How asset manager tripled its business during pandemic

Advisors are moving further away from traditional stocks and bonds, says CEO

How asset manager tripled its business during pandemic

There’s a great story of pandemic success tucked behind a very modest announcement that Equiton of Burlington, Ontario recently made about acquiring another building for its popular apartment fund.

“We started the company to be an asset manager that focuses on providing high-quality, institutional grade, private real estate investment for Canadian investors,” Jason Roque, Equiton’s CEO, told Wealth Professional.

“Over the last couple of years, we’ve really seen an increasing demand for these types of alternative products because advisors are more and more getting away from the traditional stock and bonds portfolios since the products we offer are able to provide them with unique advantages that they’re not going to get from your traditional kinds of stocks and bonds.

“We’ve really seen that pick up over the last few years and, during the pandemic, we more than tripled our business,” said Roque.

Equiton’s assets under management grew to $581.7 million in 2021 from $175.8 million in 2019. Its number of investors also grew to 5,776 in 2021 from 2,075 in 2019.

“I think that just shows that, more and more, the investing community is starting to see the attraction of products like ours,” he said. “Not only are they able to provide their clients with often better returns, but, surprisingly, we’re also finding a lot of advisors are supporting our investments as a means to grow their business.

“Often, they’re positioning themselves as unique from your traditional advisor because they’re offering their clients alternatives like ours that are different than what they’ve typically used.”

The company began on January 1, 2015, and has grown from three to 100 employees.

It spent the first year laying the groundwork for its investments and launched its “apartment fund”, the Canadian-based Equiton Residential Income Fund Trust, in 2016. It has apartment buildings in Ontario and just acquired the Riverain District development project in Ottawa.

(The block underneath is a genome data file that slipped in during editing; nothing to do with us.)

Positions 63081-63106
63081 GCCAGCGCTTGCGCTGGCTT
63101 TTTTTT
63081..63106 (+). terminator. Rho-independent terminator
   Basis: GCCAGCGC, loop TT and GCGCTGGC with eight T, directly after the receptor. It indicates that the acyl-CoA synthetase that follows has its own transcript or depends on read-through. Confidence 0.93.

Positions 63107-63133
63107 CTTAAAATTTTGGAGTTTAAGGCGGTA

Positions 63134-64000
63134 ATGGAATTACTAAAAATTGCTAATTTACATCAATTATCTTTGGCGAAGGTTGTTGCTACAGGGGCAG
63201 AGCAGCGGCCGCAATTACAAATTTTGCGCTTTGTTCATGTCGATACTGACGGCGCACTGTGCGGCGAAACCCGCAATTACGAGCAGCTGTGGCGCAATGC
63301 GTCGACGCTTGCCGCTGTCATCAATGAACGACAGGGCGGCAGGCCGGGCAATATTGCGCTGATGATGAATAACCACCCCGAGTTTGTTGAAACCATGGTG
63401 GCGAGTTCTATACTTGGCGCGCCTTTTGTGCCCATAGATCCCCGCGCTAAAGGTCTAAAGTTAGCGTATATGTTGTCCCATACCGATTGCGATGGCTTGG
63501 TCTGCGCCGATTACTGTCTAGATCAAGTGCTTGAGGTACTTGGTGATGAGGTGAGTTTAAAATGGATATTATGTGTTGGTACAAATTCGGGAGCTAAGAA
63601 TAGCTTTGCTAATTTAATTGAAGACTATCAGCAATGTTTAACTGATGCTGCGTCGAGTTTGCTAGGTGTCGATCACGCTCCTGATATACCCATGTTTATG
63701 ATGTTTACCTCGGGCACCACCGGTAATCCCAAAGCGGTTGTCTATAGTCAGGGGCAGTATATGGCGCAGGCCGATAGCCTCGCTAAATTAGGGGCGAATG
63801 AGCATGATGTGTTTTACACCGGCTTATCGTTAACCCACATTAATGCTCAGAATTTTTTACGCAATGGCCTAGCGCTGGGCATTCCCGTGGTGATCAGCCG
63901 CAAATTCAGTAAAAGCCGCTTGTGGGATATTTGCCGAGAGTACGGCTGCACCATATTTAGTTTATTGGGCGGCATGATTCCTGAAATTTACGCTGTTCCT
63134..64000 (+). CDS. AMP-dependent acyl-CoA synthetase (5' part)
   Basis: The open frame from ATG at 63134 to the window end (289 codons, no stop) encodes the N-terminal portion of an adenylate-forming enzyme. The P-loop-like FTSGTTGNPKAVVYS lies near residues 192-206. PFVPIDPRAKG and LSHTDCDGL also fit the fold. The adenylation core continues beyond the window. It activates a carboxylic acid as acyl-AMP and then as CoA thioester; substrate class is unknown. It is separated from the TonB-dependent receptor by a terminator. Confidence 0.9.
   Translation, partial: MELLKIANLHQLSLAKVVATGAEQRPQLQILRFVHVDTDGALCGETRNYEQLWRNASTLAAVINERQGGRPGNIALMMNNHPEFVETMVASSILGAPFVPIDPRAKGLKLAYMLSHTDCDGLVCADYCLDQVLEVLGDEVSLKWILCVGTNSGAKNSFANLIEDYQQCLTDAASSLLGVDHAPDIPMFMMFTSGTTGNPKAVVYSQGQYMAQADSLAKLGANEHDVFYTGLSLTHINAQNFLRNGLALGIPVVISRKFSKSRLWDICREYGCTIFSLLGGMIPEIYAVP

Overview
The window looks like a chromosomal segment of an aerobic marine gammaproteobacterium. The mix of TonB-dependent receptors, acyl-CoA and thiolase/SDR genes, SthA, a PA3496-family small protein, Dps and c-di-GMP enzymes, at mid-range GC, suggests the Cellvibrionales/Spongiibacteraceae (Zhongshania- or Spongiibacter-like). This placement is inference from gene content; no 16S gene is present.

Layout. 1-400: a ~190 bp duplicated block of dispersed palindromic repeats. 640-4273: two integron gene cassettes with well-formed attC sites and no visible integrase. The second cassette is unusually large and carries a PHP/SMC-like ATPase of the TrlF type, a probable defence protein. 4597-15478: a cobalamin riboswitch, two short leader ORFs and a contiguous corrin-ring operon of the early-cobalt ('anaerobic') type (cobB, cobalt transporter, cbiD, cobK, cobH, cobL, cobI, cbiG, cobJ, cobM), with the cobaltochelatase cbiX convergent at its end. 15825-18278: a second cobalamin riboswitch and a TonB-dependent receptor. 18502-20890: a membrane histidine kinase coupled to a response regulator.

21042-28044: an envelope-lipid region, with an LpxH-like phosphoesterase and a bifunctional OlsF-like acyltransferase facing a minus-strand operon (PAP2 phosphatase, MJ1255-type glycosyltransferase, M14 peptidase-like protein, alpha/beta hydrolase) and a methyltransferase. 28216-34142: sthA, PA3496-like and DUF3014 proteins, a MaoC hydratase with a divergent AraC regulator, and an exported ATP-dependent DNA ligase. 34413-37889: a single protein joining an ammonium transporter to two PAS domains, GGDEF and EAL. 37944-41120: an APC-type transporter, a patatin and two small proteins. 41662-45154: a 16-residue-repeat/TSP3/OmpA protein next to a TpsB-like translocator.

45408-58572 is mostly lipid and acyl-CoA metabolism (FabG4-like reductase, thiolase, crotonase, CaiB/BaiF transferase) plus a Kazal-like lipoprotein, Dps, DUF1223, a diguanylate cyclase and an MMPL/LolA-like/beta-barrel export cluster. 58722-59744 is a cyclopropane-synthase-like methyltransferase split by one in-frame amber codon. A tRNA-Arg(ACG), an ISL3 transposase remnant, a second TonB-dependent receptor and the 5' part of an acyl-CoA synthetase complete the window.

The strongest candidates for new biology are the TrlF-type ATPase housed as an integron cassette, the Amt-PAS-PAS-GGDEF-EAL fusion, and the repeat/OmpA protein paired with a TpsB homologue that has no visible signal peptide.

Roque said Equiton will close on two more apartment buildings – in Guelph and near Kitchener – in early March.  All three fit Equiton’s criteria of finding properties in smaller markets that are the economic hubs for their community and buildings which they can renovate or operate more efficiently to unlock their intrinsic value.

The fund currently has 26 buildings in 13 communities, but is considering expanding into Montreal or Alberta.

In 2019, Equiton also launched its Balanced Real Estate Fund, which invests in commercial income-producing properties, does some real estate-based lending, and invests in real estate development projects. It just acquired its first commercial asset in late 2021. It contains a bank and a Wendy’s, “tenants that you’re not going to have a problem with during a downturn,” he said. Equiton is looking for more commercial properties this year as it continues to grow. 

Roque isn’t one to brag, but said “the attractiveness of the product that we offer is that it tends to be very stable.  It’s private markets, so it’s really uncorrelated to the public markets. We usually find, during times of distress, people start to take notice.  So, we find that we get a lot more people that maybe weren’t paying attention to private market real estate starting, in times of crisis, to pay attention.”

As for what’s ahead, he said they’re building brand recognition as more people recognize them, especially since there aren’t many others offering similar products.

“There’s just a handful of similar type products, said Roque. “I think there’s really a gap in the marketplace that we’re hoping to fill. So, I think we’re just going to see continued growth.”